Ian welcomes the response to the report of the Getting it Right for Every Child Practice Development Panel.
The most significant thing that John Swinney, Deputy First Minister, announced yesterday in response to my Panel’s report was not the withdrawal of the Children and Young People Information Sharing Bill nor the repeal of Parts 4 and 5 of the Children and Young People (Scotland) Act 2014 but the reaffirmation of the Government’s commitment to the Getting it right for every child policy, a policy that successive Governments over the last 14 years have championed and for which they have maintained significant cross party support.
It takes time to change culture and attitudes but we are now seeing the Getting it right for every child programme deliver across Scotland. It continues to be a cutting-edge approach to delivering a safe and protective, challenging and inclusive cross-sector partnership programme for children and families, with international respect.
All of us, across the parties and the communities, should be proud of and invested in the approach.
As well as changes to culture and attitudes over the last few years, we have also seen data protection law undergo a 20-year update, some of that happening as the Panel sat, (with our legal sub-group exploring Scots and UK law, regulation and guidance, as well as relevant European and international law) and it is now much clearer on how, and when, information may be shared.
The key point to be made about the Panel’s view (on developing a code of practice in relation to information sharing) is that we concluded that we can rely on the law as it is now, founded on the Data Protection Act and GDPR. This detailed law brings to the fore safeguards to unwarranted sharing of information while also being more explicit in relation to when information may be shared legally.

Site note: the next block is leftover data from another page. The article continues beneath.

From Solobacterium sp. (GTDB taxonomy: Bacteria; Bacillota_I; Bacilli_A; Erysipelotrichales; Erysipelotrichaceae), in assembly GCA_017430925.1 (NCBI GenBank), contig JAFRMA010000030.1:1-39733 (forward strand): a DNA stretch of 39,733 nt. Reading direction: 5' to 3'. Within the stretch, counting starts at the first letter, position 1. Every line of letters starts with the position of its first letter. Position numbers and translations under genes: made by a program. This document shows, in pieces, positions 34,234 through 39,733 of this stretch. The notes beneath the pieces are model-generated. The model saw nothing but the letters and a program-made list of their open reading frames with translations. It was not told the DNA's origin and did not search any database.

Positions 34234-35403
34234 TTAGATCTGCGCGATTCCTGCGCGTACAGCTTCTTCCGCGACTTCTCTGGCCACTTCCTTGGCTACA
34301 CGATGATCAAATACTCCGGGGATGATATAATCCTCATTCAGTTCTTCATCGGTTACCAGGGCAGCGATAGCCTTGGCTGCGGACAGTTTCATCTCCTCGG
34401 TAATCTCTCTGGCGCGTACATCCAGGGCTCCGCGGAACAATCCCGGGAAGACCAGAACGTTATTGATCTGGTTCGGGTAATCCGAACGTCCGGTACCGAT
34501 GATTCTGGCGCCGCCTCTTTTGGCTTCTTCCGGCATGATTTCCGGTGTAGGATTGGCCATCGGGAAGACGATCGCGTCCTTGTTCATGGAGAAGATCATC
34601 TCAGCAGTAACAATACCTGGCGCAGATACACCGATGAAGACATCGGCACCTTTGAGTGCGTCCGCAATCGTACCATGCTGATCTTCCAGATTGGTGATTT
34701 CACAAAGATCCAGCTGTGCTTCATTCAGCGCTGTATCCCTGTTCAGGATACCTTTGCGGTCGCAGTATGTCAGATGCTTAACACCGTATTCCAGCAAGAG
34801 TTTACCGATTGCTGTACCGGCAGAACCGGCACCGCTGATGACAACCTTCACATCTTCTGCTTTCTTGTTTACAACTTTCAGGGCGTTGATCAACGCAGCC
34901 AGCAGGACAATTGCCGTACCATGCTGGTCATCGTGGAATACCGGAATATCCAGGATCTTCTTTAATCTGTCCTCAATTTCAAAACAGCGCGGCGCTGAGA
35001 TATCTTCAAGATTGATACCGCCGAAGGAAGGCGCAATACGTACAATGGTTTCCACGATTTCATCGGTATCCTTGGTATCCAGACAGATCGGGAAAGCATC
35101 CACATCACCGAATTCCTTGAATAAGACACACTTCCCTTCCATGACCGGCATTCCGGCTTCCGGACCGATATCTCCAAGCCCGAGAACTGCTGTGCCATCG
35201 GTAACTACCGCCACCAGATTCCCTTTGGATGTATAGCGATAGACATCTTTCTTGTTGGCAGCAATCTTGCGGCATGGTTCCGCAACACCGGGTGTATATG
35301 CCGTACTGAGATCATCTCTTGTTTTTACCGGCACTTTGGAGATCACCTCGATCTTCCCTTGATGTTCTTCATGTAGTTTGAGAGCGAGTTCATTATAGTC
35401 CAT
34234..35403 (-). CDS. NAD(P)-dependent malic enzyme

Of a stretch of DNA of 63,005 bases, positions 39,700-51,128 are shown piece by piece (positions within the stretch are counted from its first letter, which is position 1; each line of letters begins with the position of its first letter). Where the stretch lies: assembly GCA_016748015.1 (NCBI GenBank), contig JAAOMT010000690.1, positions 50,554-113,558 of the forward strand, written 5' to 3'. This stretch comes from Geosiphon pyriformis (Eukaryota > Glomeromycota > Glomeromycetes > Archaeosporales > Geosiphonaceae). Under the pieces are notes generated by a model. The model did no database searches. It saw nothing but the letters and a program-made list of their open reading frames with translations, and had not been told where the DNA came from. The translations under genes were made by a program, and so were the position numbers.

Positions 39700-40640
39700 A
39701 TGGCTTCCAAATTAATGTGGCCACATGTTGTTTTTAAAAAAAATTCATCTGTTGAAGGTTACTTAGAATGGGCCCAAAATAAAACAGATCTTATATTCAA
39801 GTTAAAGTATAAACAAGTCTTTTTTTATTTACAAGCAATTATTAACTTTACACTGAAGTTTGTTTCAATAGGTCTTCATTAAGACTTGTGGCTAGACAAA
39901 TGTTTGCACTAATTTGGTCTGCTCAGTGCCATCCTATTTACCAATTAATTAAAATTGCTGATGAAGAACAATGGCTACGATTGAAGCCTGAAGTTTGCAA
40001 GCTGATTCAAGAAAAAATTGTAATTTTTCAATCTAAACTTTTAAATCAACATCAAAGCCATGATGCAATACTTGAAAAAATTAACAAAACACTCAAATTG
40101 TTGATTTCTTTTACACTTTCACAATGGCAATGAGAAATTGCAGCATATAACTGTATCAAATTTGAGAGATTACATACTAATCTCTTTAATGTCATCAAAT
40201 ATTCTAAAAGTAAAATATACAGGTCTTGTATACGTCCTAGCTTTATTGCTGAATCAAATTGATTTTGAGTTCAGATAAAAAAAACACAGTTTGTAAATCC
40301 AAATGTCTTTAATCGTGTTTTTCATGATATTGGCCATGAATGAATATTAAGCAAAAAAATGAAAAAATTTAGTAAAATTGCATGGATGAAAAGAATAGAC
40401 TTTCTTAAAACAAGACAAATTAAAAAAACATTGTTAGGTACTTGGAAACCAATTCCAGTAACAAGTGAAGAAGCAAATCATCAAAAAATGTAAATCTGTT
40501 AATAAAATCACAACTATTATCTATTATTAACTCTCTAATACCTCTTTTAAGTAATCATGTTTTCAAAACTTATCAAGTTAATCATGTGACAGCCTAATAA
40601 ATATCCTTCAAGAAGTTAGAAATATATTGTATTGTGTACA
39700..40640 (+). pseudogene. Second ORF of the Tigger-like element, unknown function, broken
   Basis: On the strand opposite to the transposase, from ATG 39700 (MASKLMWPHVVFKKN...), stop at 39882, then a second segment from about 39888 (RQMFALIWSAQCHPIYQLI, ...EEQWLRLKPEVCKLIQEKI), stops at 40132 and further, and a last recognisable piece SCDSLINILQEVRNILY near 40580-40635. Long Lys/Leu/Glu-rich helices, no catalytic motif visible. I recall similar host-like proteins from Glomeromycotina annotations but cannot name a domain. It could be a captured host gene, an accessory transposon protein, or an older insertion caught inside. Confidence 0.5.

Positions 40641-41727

Consequently, the clear and direct advice to Mr Swinney from the Panel in relation to a statutory code of practice for information sharing to support health visitors, teachers and others in their roles was that new law on information sharing was neither necessary nor desirable and I’m pleased that he has recognised the significance of that in his announcement.
Although the consequence of that conclusion, as announced by the Deputy First Minister, is that the Government will not embed named persons in legislation, the Panel believes it remains a progressive and humane policy: early intervention to maximise later life opportunities, underpinned by the development of resilience in young people, supported by a responsive and sympathetic named person approach which puts partnership power into the hands of parents and young people.
It is also important to restate that families having a clear point of contact within the system, a contact that works for them, remains part of that strong set of GIRFEC cultural values. An identified health visitor or senior teacher who families can turn to for information, advice or help to get services is critical when they want early support. Equally, those named persons in the system (working for families, having a role to highlight to them when they see an opportunity to improve a child’s life) are enhancing the wellbeing of our nation.
The statement in Parliament from Mr Swinney on scrapping the legislation for named persons for children and young people is, therefore, to be welcomed and so, also, is his continued support for a named person policy approach. Not because it represents a climb-down from providing access to support for all children but that it shows just how far we have come since that legislation was first considered necessary in 2014 when the legislation for named persons was voted through Parliament with no opposition.
In the interim, our public services, shifting further towards empowering, person-centred approaches where trusting, non-judgmental relationships is the foundation of working together, are much more aware of, and responsive to, the societal effects of poverty, health inequalities, the drive for early years improvement, adverse childhood experiences, the need for trauma informed staff and services, coproduction of services with citizens, empowering partnerships with parents, health and social care integration, human-rights based approaches and other health and social circumstances that impact on families.
Finally, I’m pleased that the Government has taken its time to properly reflect on the Panel Report, to examine and assess the work already well advanced in refreshed GIRFEC guidance, to acknowledge the very strong and extensive engagement process the Panel undertook and I’m delighted that it will move now to develop practitioner confidence in working with families, sharing the right information with the right people at the right time, delivering the services they want and need.
This article was originally published in the Herald on Friday 20th September 2019.